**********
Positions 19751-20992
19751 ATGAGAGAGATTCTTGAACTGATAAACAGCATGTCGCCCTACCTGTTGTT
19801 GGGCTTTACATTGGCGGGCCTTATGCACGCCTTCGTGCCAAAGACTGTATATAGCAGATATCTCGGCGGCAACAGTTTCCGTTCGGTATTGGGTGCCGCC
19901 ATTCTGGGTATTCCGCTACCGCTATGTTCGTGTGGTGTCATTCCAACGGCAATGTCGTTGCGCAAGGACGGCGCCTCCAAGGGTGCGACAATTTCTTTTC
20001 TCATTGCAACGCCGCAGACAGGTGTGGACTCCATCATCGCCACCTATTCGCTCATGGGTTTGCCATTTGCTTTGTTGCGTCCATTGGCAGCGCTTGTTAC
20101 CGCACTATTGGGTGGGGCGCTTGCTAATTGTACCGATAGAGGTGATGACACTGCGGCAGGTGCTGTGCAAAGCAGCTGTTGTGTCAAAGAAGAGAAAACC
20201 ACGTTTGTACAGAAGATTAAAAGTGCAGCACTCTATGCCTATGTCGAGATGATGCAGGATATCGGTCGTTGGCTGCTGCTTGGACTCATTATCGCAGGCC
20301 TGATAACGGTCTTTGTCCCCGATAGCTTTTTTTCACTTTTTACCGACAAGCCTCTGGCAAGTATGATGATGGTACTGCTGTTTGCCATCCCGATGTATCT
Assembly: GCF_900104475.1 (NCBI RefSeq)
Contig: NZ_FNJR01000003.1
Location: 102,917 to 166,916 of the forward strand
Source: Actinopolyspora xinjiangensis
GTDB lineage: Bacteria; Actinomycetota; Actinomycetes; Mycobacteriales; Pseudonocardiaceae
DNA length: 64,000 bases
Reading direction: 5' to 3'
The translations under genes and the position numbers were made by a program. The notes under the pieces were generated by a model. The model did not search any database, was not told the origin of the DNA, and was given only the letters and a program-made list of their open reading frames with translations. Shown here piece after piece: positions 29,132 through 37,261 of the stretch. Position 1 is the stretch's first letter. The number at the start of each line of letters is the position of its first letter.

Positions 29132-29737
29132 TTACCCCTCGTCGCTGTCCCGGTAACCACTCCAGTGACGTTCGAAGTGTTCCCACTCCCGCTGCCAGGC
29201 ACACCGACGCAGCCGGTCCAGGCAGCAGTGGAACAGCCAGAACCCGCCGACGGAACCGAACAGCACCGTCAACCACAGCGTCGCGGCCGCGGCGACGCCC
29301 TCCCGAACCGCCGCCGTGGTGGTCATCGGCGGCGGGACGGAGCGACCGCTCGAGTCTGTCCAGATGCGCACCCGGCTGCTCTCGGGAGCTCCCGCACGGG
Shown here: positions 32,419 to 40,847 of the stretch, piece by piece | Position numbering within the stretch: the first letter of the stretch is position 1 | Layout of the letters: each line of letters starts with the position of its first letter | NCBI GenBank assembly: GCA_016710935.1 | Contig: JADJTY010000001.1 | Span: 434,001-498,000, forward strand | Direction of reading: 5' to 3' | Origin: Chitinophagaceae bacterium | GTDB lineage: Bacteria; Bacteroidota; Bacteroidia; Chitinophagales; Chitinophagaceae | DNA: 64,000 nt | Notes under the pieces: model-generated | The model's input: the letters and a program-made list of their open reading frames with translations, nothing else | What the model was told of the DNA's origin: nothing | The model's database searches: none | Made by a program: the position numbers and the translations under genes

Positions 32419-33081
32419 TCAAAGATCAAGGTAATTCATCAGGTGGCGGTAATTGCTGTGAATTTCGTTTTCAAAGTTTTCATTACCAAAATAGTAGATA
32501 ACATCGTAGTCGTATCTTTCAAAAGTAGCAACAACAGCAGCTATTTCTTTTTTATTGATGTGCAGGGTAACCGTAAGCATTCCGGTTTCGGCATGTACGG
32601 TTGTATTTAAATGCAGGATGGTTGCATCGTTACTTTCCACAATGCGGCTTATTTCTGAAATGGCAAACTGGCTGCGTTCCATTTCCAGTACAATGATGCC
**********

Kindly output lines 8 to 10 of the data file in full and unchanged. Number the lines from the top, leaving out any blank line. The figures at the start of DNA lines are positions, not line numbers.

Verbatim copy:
20301 TGATAACGGTCTTTGTCCCCGATAGCTTTTTTTCACTTTTTACCGACAAGCCTCTGGCAAGTATGATGATGGTACTGCTGTTTGCCATCCCGATGTATCT
Assembly: GCF_900104475.1 (NCBI RefSeq)
Contig: NZ_FNJR01000003.1